WASHINGTON (AP) -- The Senate approved two nominees for the Federal Energy Regulatory Commission on Tuesday under an unusual political deal in which a FERC staff member will eventually be promoted to lead the commission.
On separate votes, the Senate approved the nominations of Norman Bay and Cheryl LaFleur to serve on the five-member panel, which regulates interstate transmission of electricity, natural gas and oil.
Bay, of New Mexico, is currently director of FERC's enforcement office. LaFleur, of Massachusetts, has served on the panel since 2010 and has been acting chairwoman since November.
Bay's nomination was approved 52-45, while LaFleur was approved 90-7.
President Barack Obama nominated Bay as commission chairman in January, but lawmakers objected, saying he lacked the necessary experience. Under a deal with the White House, senators agreed that LaFleur will stay on acting chairwoman for nine months before Bay takes over as chairman early next year.
Senate Minority Leader Mitch McConnell, R-Ky., was one of several Republicans who said Bay is not qualified to lead the commission.
"I fail to see what qualifies Mr. Bay to be the chairman of the commission, especially when the acting chair of FERC whom he would displace is much more qualified to hold the position," McConnell said.
Unlike most FERC commissioners in the past decade, Bay has never served as a state utility regulator and lacks the background in policy areas that FERC is charged with overseeing, McConnell said.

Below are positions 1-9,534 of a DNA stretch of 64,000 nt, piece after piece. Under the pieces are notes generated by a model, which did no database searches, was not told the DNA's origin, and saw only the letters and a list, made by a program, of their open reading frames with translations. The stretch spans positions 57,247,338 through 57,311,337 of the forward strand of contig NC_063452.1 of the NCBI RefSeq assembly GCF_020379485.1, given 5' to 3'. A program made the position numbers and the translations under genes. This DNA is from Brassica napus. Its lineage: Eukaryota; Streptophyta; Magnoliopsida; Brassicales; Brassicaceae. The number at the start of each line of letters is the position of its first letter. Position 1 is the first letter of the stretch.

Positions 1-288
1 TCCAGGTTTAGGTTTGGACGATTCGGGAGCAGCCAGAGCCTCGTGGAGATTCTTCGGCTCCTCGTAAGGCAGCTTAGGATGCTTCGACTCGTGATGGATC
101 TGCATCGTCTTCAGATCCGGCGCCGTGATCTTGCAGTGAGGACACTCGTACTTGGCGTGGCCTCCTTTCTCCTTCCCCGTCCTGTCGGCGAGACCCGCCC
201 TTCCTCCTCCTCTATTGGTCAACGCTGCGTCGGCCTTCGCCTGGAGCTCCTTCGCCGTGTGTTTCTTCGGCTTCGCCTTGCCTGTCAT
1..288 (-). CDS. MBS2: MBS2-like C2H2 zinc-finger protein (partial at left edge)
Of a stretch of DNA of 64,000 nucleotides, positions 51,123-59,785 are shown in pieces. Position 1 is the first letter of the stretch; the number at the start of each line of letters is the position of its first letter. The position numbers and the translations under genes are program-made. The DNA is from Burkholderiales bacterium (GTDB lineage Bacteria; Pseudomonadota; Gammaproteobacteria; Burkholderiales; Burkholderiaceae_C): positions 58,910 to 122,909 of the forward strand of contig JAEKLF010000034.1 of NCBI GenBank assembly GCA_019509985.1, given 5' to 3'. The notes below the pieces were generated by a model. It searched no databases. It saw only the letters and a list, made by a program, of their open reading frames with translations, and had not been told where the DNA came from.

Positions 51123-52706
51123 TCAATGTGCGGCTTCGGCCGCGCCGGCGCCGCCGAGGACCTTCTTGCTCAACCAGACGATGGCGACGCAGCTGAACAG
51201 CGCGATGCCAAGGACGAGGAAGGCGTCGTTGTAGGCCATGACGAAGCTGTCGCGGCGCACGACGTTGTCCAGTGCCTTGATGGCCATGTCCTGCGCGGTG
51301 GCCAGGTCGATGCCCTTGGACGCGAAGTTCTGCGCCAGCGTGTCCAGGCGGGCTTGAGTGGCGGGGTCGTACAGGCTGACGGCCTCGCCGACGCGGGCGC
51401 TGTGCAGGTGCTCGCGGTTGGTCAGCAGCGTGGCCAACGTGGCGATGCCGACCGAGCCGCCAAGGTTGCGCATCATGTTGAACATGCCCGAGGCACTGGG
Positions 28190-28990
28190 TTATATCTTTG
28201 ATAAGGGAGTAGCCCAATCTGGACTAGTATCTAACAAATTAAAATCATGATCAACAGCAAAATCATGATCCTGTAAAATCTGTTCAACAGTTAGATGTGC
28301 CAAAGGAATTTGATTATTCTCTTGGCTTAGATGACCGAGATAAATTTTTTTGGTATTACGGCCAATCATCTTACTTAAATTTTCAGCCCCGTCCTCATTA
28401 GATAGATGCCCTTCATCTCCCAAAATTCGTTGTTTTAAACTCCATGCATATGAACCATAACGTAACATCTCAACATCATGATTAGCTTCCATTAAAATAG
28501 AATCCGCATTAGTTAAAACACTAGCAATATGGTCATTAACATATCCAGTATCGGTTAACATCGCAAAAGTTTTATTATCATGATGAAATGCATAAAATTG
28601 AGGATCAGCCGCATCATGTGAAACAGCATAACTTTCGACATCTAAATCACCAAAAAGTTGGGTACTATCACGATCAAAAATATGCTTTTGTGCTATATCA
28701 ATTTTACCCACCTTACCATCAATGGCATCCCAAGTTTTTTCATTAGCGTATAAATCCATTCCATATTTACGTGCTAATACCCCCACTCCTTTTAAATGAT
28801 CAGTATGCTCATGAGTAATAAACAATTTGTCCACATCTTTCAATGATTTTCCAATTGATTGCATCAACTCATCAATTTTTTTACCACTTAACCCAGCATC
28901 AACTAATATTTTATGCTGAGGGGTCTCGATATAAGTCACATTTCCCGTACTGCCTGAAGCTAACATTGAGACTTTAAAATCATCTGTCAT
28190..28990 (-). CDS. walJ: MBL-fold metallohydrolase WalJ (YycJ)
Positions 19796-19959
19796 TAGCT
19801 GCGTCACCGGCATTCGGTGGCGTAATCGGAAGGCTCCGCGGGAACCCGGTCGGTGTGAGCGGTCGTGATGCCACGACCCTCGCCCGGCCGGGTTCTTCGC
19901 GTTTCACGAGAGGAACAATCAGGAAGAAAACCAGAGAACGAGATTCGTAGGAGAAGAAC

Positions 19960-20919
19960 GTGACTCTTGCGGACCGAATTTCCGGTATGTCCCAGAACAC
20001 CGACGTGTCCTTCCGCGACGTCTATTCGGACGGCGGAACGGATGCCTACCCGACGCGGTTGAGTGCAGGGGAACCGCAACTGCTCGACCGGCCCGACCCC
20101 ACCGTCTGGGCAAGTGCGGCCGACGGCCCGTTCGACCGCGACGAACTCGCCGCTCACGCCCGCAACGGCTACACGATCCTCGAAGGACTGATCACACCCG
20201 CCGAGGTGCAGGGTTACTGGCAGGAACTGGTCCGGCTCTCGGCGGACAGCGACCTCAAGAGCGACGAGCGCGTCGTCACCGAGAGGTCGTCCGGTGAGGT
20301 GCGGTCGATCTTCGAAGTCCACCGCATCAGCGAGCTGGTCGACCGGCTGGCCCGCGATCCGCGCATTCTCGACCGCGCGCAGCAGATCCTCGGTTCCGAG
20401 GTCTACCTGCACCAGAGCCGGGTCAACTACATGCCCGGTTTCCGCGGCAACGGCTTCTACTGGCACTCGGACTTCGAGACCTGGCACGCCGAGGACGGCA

By contrast, LeFleur has more than 20 years' experience in the electric and natural gas industries and served in top roles at National Grid USA, a regional organization responsible for delivery of electricity to 3.4 million customers in the Northeast.
"I find it shameful that this administration would seek to displace a well-qualified woman in favor of a male nominee with less experience," McConnell said.
Alaska Sen. Lisa Murkowski, the senior Republican on the Senate Energy Committee, also criticized Bay's credentials and said she was concerned that Bay would have to remove himself from at least 40 cases pending before the commission. Murkowski also faulted Bay for his leadership of the enforcement office, citing concerns about fairness and transparency.
"FERC is too important a commission. It's too important for appointments to be handled like this," Murkowski said, citing the agency's role in overseeing interstate natural gas and oil pipelines, as well as import and export terminals for liquefied natural gas.
Sen. Mary Landrieu, D-La., chairwoman of the Senate energy panel, said Bay had excellent credentials as director of the enforcement office for the past five years and as a former U.S. attorney for New Mexico. Two prominent Republicans, former New Mexico Sen. Pete Domenici -- a former Energy Committee chairman -- and New Mexico Gov. Susana Martinez have endorsed Bay, Landrieu said.
Under the agreement with the White House, Bay will essentially "train" under LaFleur's leadership before taking over next year, Landrieu said.
White House spokesman Matt Lehrich called Bay a proven leader with expertise in the energy markets and "a tough, evenhanded approach to enforcing the law." The White House appreciates LaFleur's service and looks forward to continuing to work with her, Lehrich said.
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